A new report from Ricardo Energy & Environment looks at the state of the market for plastics in the UK bioeconomy and opportunities for growth in compostables.
Awareness of the environmental harm of plastic waste is now prominent in the public consciousness, and both government and business are taking steps to mitigate its negative consequences. The UK Government is currently in the process of reforming the UK plastic packaging producer responsibility regime as part of its Resources and Waste Strategy, while UK businesses have signed up to the Plastics Pact, which targets 100 per cent of packaging being recyclable, reusable or compostable and 70 per cent of packaging being recycled or composted by 2025.
Ricardo’s report, prepared for the Biomass Biorefinery Network and called ‘Plastics in the Bioeconomy’, summarises the current scale and types of compostables on the UK market, how the market for compostable plastics could grow in the medium term, identification of suitable biomass resources that could be used as feedstocks and the potential contribution of compostable plastics to the UK Plastics Pact.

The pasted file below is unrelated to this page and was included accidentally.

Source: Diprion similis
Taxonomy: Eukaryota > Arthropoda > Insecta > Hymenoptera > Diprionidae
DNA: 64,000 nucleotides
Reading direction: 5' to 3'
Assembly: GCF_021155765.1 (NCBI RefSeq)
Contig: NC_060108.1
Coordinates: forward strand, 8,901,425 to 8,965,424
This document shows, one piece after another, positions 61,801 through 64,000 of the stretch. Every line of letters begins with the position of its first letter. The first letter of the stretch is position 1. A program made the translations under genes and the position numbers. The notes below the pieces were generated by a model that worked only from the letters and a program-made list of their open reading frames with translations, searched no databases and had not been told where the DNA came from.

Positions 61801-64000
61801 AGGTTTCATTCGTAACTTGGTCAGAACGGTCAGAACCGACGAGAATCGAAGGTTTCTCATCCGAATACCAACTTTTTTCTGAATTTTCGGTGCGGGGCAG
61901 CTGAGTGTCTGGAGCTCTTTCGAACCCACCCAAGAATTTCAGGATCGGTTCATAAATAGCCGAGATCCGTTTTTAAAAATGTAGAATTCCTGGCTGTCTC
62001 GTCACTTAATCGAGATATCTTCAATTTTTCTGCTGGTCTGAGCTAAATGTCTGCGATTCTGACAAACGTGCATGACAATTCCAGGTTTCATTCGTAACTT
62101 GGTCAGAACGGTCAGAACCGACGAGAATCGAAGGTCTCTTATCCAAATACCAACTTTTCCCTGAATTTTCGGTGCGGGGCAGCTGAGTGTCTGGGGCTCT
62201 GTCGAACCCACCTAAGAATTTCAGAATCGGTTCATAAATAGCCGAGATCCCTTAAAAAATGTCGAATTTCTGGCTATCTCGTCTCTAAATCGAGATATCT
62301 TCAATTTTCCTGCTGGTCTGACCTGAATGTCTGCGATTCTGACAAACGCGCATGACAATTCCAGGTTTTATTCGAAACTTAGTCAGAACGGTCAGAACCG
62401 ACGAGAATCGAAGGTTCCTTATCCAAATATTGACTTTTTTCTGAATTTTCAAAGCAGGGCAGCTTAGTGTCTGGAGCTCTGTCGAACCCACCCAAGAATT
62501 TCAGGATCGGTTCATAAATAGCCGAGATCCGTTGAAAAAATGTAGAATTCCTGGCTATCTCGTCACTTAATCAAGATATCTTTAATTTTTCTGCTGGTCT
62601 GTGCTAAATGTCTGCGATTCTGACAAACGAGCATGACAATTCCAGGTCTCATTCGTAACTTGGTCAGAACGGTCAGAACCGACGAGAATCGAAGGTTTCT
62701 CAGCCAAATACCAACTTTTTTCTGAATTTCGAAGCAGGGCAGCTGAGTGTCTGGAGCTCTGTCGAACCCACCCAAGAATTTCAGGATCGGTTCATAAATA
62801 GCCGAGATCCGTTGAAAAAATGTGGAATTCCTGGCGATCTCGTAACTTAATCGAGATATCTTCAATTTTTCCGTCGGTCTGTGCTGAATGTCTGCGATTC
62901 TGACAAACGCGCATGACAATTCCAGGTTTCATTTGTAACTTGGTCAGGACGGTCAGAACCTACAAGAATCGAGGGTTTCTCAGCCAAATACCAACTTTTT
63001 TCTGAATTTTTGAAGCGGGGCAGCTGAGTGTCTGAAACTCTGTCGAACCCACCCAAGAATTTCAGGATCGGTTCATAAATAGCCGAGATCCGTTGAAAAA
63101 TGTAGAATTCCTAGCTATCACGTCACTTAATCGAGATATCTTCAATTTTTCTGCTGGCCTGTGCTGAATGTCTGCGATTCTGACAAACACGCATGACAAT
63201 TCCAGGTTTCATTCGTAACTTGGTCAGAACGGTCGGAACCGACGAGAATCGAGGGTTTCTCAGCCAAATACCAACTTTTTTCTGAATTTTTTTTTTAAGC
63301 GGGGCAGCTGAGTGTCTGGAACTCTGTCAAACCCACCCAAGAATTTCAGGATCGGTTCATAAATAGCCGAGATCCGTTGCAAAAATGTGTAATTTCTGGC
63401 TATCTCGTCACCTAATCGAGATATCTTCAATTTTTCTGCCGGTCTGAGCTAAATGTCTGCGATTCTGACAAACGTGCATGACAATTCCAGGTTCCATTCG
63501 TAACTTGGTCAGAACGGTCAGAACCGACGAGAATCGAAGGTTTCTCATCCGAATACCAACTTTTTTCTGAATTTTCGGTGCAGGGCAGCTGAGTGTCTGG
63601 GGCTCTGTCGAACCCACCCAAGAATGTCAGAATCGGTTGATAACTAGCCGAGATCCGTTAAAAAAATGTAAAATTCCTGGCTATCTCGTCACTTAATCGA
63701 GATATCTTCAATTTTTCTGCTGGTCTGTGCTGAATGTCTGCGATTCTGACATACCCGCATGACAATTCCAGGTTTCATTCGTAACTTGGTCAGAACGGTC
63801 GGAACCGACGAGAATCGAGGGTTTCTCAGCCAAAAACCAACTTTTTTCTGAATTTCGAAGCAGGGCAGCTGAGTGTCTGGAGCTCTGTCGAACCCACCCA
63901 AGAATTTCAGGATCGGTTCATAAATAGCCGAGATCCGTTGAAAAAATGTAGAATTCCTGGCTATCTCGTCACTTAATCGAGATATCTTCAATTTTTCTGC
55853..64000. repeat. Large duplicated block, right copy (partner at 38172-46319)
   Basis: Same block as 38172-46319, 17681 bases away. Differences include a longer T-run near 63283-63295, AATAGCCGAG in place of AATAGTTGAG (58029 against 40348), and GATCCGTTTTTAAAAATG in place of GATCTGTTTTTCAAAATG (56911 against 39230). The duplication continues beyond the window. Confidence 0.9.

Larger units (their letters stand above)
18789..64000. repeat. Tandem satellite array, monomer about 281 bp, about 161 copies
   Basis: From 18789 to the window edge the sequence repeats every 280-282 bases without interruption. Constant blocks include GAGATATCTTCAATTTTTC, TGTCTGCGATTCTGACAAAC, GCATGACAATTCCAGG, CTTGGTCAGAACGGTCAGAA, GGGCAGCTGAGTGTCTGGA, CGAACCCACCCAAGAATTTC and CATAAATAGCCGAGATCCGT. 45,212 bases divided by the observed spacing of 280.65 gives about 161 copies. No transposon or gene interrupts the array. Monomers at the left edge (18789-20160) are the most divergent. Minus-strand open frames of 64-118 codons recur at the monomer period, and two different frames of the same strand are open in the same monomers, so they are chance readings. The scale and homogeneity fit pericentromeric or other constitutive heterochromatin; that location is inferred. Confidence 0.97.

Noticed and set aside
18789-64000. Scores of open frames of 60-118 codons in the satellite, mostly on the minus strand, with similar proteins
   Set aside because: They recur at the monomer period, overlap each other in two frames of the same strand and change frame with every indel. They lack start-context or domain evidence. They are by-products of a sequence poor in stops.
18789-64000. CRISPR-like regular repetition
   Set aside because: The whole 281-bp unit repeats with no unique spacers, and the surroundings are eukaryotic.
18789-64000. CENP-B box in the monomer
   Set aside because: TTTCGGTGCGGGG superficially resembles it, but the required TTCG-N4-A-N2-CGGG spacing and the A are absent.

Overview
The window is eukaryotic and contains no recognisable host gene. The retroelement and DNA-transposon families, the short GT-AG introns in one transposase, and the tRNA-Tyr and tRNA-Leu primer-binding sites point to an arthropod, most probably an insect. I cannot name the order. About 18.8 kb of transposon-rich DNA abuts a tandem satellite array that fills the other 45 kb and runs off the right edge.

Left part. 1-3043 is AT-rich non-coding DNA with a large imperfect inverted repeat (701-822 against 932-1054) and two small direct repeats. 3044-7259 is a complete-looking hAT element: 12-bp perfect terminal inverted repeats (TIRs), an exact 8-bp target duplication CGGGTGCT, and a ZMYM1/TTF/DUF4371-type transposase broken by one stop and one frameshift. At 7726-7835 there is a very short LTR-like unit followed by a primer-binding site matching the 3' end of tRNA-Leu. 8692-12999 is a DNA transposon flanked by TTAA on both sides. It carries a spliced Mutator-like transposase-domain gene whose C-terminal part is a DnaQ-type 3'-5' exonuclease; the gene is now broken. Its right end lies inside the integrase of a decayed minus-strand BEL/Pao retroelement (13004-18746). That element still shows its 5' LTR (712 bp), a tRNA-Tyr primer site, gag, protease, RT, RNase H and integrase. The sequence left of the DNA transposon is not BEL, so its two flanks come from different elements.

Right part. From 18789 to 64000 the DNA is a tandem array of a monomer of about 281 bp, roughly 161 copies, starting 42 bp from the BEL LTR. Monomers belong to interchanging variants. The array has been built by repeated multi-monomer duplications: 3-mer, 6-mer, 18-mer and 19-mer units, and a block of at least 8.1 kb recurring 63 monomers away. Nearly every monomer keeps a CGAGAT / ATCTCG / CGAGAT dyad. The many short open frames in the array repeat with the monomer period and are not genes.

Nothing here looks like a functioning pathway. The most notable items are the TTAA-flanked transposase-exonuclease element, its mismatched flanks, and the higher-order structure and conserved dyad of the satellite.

The report’s market analysis estimates that the uptake of compostable packaging could increase to between 90,000 and 138,000 tonnes by 2025, providing an annual economic benefit to the UK of £267 million through the sale of biopolymers, while additional economic benefits can be achieved through cost reductions in collections and reprocessing costs associated with hard-to-recycle plastics.
In terms of bioresources available for use as feedstocks in creating biopolymers, around eight million tonnes are available from key agricultural residues alone, with a further five million available from other, non-target bioresources.
You can find the ‘Plastics in the Bioeconomy’ report in full on the BBIA reports page.